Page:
A COVID-19 Response Story- New Mexico Style

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A COVID-19 Response Story- New Mexico Style


Joel Cannon, SPS Chapter President, New Mexico State University, and Juan Treto Jr., President, Society for Engineering and Physics National, New Mexico State University

Joel Cannon, president of SPS-NMSU. Photo by Valeria Osollo. Juan Treto, president of SEPh National. Photo courtesy of Treto.Our idea started as most do—with a problem and a question. We all understood the problem at hand, so a question was formulated: How can we use our time and skills to help during the COVID-19 pandemic?

Juan Treto Jr. was sheltering in his home during New Mexico’s first stage of quarantine in early March. His classes at New Mexico State University were temporarily cancelled until an online format could be established, and it was there that he found himself asking the aforementioned question. While searching the internet for inspiration, he came across a design for a protective intubation box called the CovidBox. During further research, he discovered that these boxes were not yet being used by medical professionals in New Mexico and wondered if his organization could manufacture the boxes and other protective equipment for hospitals. With this project, he thought, we could help healthcare workers on the front lines.

Step 1: Recruit Volunteers

Treto, who is president of the Society for Engineering and Physics (SEPh) National, decided to initiate the first steps in bringing his idea to fruition by contacting some of his SEPh constituents for assistance.

Joel Cannon, speaker of the council for SEPh National and president of the Society of Physics Students at New Mexico State University (SPS-NMSU), answered Treto’s call. Treto asked Cannon if NMSU-SPS would be interested in partnering with SEPh to make the idea a reality. Cannon’s response: “Absolutely! When do we start?!”

With the partnership in place, production of a prototype CovidBox began. SEPh purchased a large acrylic sheet and, together with SPS-NMSU, cut and assembled the pieces into the first box—a small success. The group then began 3-D printing face shields, and SEPh National treasurer Elena Villasenor began sewing general-use cloth masks.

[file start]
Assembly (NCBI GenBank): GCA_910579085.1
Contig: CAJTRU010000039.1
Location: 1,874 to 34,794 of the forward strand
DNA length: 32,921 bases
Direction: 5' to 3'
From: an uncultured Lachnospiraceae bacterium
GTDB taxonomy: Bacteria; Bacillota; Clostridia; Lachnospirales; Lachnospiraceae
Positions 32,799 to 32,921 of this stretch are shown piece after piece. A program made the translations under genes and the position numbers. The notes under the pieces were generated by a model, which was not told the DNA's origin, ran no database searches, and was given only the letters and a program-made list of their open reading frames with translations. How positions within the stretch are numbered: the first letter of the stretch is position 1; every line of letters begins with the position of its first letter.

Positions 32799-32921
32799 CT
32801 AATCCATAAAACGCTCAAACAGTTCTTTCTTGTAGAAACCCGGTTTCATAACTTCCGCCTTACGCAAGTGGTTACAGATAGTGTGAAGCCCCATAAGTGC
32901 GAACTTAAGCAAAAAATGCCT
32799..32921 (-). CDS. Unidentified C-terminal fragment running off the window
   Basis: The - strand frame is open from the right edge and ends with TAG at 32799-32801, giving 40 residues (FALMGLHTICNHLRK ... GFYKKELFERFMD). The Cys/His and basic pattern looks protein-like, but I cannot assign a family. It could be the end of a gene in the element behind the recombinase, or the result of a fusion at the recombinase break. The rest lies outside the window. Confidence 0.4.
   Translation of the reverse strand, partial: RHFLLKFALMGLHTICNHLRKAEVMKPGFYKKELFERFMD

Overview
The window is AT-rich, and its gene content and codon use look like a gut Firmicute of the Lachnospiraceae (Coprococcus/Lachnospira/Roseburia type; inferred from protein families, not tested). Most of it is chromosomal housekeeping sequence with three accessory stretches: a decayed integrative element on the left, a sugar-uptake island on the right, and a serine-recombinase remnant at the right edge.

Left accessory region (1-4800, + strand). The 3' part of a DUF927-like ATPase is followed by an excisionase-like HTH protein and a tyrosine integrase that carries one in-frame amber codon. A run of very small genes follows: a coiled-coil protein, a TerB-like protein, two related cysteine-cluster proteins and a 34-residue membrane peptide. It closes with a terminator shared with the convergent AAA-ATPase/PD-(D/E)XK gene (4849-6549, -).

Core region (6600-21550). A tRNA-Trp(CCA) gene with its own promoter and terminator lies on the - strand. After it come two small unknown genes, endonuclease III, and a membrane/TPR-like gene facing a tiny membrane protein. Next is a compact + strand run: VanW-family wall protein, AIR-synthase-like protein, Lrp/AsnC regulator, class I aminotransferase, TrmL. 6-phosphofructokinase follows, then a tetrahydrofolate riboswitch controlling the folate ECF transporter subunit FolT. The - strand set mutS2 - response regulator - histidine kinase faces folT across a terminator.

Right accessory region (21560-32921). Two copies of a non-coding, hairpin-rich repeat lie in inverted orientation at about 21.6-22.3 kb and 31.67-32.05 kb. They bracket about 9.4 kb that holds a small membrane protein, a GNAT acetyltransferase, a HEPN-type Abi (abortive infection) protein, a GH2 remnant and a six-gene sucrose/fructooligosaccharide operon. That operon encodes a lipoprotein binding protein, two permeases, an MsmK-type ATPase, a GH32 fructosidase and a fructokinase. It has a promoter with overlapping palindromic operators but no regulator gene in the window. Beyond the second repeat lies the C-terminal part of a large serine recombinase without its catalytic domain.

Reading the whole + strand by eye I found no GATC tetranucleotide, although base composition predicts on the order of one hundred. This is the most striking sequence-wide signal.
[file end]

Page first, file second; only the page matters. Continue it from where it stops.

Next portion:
Step 2: Fundraise

Our next success came when SPS-NMSU created a GoFundMe page to finance full-scale production of the protective equipment. Cannon contacted news outlets all over New Mexico and El Paso, Texas, (just a 30-minute drive from our university) and participated in interviews. The news outlets ran the story, and our message was clearly broadcasted: “We need your help to manufacture personal protective equipment (PPE) for our hospitals and medical care workers.”

The generosity of the public was put on full display when people from all walks of life donated their hard-earned money to our cause. We raised approximately $2,000, which allowed us to purchase all the materials and tools we needed. But the most challenging part of full-scale production was yet to come.

Step 3: Full-Scale Production

An obstacle arose. We needed to come together to perform the work required, but we needed to stay separate to prevent the spread of COVID-19. This is when Alejandro Solis, vice president of SEPh National, stepped up to the plate and volunteered to perform the labor. Solis, the project’s head engineer, spearheaded the production of the boxes at home. He was stretched thin for time but nonetheless poured his efforts into constructing the boxes and other PPE.

We communicated through weekly remote video meetings and kept each other updated on our progress. We worked like a well-oiled machine, each person performing their own work and reporting their progress each week. During this time, Treto also led an effort to manufacture UV-C boxes that hospitals can use to disinfect commonly used items.

Step 4: Carry On

After five months of production, we have donated 12 CovidBoxes (24 manufactured), 25 COVID keys, 7 UV-C boxes (12 manufactured), 150 face shields, 80 safety glasses, 200 pairs of disposable shoe booties, 84 ounces of isopropyl, 125 cloth masks, 2 face mask/shield hybrids, 25 three-ply earloop masks, and 400 swabs of alcohol strips, all to hospitals around New Mexico and El Paso. These numbers will increase with time and need.

This journey has been long and continues each day, but the work brings with it a sense of fulfillment. This project is teaching us many things, but if we had to choose one, it would be that the greatest thing about humans is that with effort and determination, we can adapt to our environment and take on the most difficult challenges on Earth.

: UV-C boxes for disinfection of commonly used items. Photo by Alejandro Soliz. Face masks sewn by Elena Villasenor, SEPh National treasurer. Photo by Alejandro Soliz. A CovidBox design by Dr. Hsien Young Lai, an anesthesiologist from Taiwan. Image courtesy of Hsien Young Lai.

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